In the early years of my graduate school, the job market tanked (well, when hasn’t the job market tanked for academics?). When I say it tanked, I watched more senior friends who were on the market competing with thousands of others for a single US history job–something totally standard today but to me, in 2002, was totally shocking. I knew I’d have to compete, but I had no idea that I’d be competing with faculty from my own institution in the same job search. In my spare time (whatever that means), I was doing some side work with faculty and departments on campus re-building their websites. I did some digital work for the nascent Native American House/American Indian Studies program as well as the American Indians of Illinois Online program. This continued off and on for a couple of years while I was teaching and researching for faculty within the department. Then, in january 2008, a round of emails went to all of the “old” (read: those in the program for more than four years) graduate students that our funding had been cut and we were no longer going to be automatically given a teaching or research appointment. The email read something like: we love you; you are working hard; we want you to finish your dissertation; but we’re out of money and we need the money to recruit new students; they are more important to us because we need to remain in the top 10% nationally; go forth and find a job somewhere else on campus.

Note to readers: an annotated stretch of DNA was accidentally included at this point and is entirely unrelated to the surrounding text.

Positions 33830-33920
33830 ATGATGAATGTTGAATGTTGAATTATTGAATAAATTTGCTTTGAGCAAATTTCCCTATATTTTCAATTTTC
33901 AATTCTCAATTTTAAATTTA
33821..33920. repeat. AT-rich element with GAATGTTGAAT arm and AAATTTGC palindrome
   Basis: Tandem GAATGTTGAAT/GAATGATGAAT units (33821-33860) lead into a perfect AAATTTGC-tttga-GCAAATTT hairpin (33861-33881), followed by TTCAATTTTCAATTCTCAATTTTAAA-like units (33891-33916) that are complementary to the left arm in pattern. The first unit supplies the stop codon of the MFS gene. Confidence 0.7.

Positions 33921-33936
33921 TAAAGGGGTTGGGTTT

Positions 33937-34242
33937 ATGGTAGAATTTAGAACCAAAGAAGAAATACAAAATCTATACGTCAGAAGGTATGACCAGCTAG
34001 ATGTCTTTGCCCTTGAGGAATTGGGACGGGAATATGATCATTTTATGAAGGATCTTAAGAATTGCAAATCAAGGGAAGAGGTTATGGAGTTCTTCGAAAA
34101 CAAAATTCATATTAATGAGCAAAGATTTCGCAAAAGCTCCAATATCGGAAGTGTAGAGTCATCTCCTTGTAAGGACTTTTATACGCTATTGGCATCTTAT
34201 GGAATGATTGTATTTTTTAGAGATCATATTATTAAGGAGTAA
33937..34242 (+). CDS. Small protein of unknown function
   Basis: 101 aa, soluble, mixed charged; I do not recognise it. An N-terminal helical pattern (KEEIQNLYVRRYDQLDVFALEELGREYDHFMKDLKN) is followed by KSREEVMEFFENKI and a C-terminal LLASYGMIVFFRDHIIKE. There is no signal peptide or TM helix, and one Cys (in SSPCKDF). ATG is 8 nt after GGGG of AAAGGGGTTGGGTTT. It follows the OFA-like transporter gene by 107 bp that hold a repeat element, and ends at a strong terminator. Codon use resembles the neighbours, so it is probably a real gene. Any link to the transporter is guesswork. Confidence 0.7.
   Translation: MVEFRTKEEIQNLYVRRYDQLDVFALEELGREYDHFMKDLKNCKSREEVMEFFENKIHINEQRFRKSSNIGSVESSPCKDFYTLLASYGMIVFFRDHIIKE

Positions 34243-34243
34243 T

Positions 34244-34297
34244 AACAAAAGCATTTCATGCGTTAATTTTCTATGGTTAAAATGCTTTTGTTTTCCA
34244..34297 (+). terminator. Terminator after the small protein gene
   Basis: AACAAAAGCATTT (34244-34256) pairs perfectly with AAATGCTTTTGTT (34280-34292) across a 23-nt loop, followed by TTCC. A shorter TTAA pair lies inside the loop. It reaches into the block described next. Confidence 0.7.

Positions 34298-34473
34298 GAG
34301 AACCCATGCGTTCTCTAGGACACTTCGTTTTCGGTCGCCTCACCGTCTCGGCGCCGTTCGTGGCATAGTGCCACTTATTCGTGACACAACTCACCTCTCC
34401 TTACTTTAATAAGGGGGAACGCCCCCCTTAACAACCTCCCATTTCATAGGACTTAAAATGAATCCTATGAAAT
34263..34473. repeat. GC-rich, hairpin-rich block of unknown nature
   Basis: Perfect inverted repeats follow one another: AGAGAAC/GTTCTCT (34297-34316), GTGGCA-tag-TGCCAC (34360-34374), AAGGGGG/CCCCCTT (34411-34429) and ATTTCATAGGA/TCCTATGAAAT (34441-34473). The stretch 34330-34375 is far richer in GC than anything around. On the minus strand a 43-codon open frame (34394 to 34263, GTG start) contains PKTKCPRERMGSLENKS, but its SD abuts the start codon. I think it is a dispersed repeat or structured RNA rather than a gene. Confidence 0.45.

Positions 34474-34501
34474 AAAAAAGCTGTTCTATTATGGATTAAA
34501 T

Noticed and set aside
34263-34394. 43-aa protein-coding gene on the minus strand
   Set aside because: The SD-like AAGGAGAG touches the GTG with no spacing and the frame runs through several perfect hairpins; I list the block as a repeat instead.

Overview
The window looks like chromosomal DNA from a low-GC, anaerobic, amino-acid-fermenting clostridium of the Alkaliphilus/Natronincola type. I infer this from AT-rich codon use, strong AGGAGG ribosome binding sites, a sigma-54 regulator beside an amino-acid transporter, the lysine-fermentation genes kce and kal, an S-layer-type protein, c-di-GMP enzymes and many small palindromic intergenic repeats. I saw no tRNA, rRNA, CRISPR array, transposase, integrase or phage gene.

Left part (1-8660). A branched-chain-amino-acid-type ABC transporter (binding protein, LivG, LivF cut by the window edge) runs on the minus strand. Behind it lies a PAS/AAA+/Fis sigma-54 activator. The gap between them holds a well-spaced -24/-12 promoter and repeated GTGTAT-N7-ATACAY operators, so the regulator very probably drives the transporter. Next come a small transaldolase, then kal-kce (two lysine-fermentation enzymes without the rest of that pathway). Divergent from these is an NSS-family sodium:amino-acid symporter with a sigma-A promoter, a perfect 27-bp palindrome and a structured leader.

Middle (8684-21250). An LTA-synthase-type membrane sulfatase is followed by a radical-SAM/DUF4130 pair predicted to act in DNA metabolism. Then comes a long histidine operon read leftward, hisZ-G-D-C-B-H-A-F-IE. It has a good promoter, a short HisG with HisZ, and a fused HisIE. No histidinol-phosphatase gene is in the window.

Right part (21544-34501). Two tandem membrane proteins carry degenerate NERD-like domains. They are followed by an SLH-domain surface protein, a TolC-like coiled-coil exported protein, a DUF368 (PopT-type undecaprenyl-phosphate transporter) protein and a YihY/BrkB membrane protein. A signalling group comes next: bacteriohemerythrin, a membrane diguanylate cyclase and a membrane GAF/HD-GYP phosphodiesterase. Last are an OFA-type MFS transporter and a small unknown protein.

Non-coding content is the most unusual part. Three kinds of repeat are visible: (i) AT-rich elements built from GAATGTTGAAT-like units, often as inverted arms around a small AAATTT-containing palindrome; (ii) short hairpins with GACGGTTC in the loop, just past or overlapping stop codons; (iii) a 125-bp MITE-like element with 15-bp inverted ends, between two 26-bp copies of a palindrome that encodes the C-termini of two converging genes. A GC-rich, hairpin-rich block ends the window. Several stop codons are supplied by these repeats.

I’d just started working part-time for Vernon Burton, then history department faculty member and director of the UIUC Institute for Computing in Humanities, Arts, and Social Sciences. Vernon wanted help getting primary sources online. So I spent hours running down digital versions and either hyperlinking or PDF’ing the various files and posting them. By now, you’re bored, right? Nothing too exciting here….just me trying to make a living with skills I’d had for decades. So, what changed for me? How’d I actually become a practicing digital humanist? I spent another couple of years working for ICHASS as a graduate assistant. It gave me a hands-on learning environment where I basically was encouraged to have agency and sink or swim. I learned alot but….

The reality is I didn’t identify myself as a digital humanist until I had to go on the job market looking for new jobs. For me, the digital work I was doing was just another set of methods and theories that I’d deploy as needed in my research and job. It wasn’t like I all of the sudden discarded my identity as a historian and said “Today, I am digital humanist.” Instead, I’d say I became a practicing digital humanist when I needed to advocate for the work I was already doing. By this I mean it was only when I had to defend my methods, theories, projects, and daily practice that I was forced in adopting the label “digital humanist.” For me, using the title is a bit of cultural declaration—a quasi-political statement that allows me to place others on notice that my disciplinary worldview is not limited to analog methods and approaches. Generally, I weigh my audience when I introduce myself.